Book by Diana Hope Polley selected as winner of Warren-Brooks Award
- Author: Robert Penn Warren Center
- Author: Wednesday, January 9th, 2019
Echoes of Emerson: Rethinking Realism in Twain, James, Wharton, and Cather, written by Diana Hope Polley and published by the University of Alabama Press, has been selected as the 2018 winner of the Robert Penn Warren-Cleanth Brooks Award for outstanding literary scholarship and criticism.
In Echoes of Emerson, Polley traces the complex and unexplored relationship between American realism and the philosophy of Ralph Waldo Emerson. Rather than accept the distinct boundaries between romance and realism, Polley argues that American realists struggled between celebrating Emerson’s romantic philosophy and acknowledging the stark “realities” of American social and historical life. She does so by offering close readings of Mark Twain’s Adventures of Huckleberry Finn, Henry James’s The Portrait of a Lady, Edith Wharton’s The House of Mirth, and Willa Cather’s My Ántonia—all through the lens of Emersonian philosophy and discourse. The book award selection committee was deeply impressed with Polley’s innovative use of close reading, a technique that Brooks and Warren advocated through critical texts like Understanding Poetry (1938).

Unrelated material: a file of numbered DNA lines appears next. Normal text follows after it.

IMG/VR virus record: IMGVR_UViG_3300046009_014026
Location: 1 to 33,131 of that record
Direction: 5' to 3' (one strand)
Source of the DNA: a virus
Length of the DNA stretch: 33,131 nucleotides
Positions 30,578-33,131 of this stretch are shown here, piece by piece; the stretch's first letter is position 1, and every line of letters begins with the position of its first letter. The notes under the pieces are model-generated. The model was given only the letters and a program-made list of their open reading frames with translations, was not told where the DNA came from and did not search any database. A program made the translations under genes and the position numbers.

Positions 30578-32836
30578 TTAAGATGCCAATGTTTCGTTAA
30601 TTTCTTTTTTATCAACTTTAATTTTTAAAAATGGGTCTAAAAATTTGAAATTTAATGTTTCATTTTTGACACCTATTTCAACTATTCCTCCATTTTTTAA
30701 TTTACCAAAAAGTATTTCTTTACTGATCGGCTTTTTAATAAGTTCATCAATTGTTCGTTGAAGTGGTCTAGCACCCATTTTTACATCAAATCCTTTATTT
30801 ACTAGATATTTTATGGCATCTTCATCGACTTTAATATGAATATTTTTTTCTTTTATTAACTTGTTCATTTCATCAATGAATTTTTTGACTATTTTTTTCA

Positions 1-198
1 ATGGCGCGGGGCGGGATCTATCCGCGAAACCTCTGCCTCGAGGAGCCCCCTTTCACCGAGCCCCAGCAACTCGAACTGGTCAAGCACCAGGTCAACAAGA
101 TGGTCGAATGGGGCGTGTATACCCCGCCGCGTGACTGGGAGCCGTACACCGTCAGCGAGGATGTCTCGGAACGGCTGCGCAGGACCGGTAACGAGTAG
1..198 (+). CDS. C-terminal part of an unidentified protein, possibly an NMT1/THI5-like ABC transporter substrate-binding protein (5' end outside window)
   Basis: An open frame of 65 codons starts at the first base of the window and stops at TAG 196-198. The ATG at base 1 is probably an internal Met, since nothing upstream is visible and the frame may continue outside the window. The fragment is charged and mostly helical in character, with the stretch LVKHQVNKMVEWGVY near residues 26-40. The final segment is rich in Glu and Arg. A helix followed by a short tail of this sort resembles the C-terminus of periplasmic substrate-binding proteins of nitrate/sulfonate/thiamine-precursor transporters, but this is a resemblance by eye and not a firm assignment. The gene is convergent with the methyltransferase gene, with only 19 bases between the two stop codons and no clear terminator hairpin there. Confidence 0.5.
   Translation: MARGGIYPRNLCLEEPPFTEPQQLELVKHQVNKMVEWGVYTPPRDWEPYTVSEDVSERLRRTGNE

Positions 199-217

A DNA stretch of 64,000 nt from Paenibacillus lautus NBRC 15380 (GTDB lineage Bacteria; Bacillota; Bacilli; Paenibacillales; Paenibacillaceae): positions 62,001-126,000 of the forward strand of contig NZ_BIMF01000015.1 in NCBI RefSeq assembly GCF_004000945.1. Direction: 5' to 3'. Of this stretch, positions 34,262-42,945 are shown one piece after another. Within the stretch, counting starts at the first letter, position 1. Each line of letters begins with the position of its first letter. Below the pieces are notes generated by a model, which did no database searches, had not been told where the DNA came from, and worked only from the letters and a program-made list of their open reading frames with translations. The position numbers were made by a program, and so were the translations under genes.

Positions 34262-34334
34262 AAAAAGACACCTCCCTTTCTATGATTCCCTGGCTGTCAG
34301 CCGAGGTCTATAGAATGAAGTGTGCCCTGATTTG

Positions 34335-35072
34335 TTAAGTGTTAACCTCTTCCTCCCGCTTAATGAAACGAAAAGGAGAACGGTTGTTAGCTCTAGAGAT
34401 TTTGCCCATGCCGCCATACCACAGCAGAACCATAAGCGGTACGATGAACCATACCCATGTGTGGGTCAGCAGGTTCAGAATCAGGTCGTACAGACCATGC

Polley is Professor of English at Southern New Hampshire University. In addition to Echoes of Emerson her publications include “Americanizing Cather: Myth and Fiction in My Ántonia,” anthologized in Harold Bloom’s Modern Critical Interpretations series, specifically in Willa Cather’s My Ántonia (2008). She is working on a digital critical edition of J. Hector St. John de Crevecoeur’s Letter’s from an American Farmer and has begun a monograph, “Cowboys and Capitalists,” which explores shifting representations of masculinity in late 19th century American literature. Polley earned her Ph.D. in English at the Graduate Center at the City University of New York.
The Warren-Brooks Award, presented each year by the Robert Penn Warren Center at WKU, was established by the Warren family to honor an outstanding work of literary scholarship that embodies the spirit, scope, and integrity of the work produced by Warren and his frequent collaborator, Brooks.
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